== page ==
Insights into hummingbird-inspired robots the focus of award-winning thesis

Mechanical engineering's Suyash Agrawal to receive a 2021 Distinguished Master's Thesis Award from the Penn State Graduate School


By Erin Cassidy Hendrick

UNIVERSITY PARK, Pa. — Suyash Agrawal, a mechanical engineering graduate student, has earned a Distinguished Master’s Thesis Award from the Penn State Graduate School for his research exploring hummingbird flight to mimic their mobility in robotics.

“We have small drones, but their maneuverability is similar to helicopters. These machines operate their wings and blades in a fundamentally different fashion than their biological counterparts,” Agrawal said. “However, hummingbirds can hover in place, perform quick escapes and flap their wings 10 to 80 times a second. There is a need for robotics to replicate that.”

Advised by Bo Cheng, the Kenneth K. and Olivia J. Kuo Early Career Associate Professor in Mechanical Engineering, Agrawal’s research has two fundamental goals: understand the muscular structure and physical movements that allow hummingbirds to be agile and efficient and glean insights to translate that ability into small-scale robotics.

For this project, Agrawal and additional researchers in Cheng’s lab synthesized existing knowledge on hummingbird’s muscular and skeletal structure to determine the three lumped muscle groups they believe can explain the wing movement.

“We never knew exactly which muscles were activated during their wing flapping cycle,” Agrawal said. “What we also found is that hummingbirds seem to be activating all these muscles at the same time in the movement.”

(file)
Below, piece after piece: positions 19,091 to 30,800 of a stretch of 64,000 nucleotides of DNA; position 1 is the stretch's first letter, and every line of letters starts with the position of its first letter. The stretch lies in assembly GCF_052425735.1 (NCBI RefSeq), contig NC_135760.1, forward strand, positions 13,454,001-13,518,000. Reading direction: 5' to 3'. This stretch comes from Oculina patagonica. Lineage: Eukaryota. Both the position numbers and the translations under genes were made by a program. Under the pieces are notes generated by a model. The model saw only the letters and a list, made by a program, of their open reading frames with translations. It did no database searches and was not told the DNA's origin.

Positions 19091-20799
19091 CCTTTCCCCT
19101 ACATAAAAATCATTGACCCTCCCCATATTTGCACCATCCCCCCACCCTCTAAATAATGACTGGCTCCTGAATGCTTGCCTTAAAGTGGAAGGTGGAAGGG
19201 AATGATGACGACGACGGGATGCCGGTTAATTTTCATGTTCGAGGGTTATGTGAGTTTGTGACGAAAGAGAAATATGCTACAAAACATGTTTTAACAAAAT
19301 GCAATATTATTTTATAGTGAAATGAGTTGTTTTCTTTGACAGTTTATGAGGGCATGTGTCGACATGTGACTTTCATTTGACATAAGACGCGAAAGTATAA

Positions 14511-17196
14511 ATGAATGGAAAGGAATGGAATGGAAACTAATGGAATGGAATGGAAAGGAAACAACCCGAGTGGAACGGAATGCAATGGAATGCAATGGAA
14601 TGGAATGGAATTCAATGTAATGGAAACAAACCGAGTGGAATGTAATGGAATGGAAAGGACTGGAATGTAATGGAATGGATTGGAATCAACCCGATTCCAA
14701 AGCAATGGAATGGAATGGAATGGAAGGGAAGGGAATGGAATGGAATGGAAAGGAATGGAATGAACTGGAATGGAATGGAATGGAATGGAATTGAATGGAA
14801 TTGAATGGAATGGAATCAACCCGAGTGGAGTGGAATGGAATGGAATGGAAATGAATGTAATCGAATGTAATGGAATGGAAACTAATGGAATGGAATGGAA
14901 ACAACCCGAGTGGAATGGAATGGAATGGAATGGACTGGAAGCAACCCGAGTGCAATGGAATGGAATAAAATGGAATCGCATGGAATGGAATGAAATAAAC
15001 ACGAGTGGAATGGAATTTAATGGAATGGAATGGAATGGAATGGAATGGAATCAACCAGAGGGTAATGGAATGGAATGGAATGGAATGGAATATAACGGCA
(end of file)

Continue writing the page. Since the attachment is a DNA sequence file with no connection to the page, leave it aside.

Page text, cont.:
This finding is crucial, as it suggests high neural efficiency within their movements.

“There are a lot of passive mechanisms that reduces the energy burden on hummingbird musculoskeletal systems. We need to translate that into engineering,” Agrawal said. “This is a naturally optimized design that promotes high flight control authority, while being efficient in energy expenditure and effective in neural control. This is something that hasn’t been successfully emulated in robotics currently.”

Agrawal explained that the team was able to generate this new knowledge mostly using the data gathered in previous experiments. They looked to this existing work since currently, engineers lack the sensors and instruments to accurately study hummingbirds in-flight, due to their small size.

Instead, the researchers created mathematical models of a hummingbird’s physique, as well as computational fluid dynamics analysis of the forces produced by the wings and body mid-flight.

These two models should mirror each other, meaning the mechanical forces from the musculoskeletal system should be equal to the forces required to hover in the air. When the models reflect this balance, the researchers felt confident they understood the properties of the hummingbirds’ motion.

In addition to being an area of interest for engineers, this work has the potential to produce impactful knowledge for biologists and neuroscientists.

“There is so much we can learn from biological beings,” Agrawal said.

The Distinguished Master’s Thesis Award recognizes excellence in master’s-level thesis research and is awarded to a maximum of five graduate students at the University every year. Agrawal acknowledged the award as a recognition of his entire research group and Cheng’s work.

“To me, this award is a responsibility to improve and keep learning to optimize robotics,” he said. “In our lab group, the environment is very encouraging and positive. That definitely enabled me to earn this award.”


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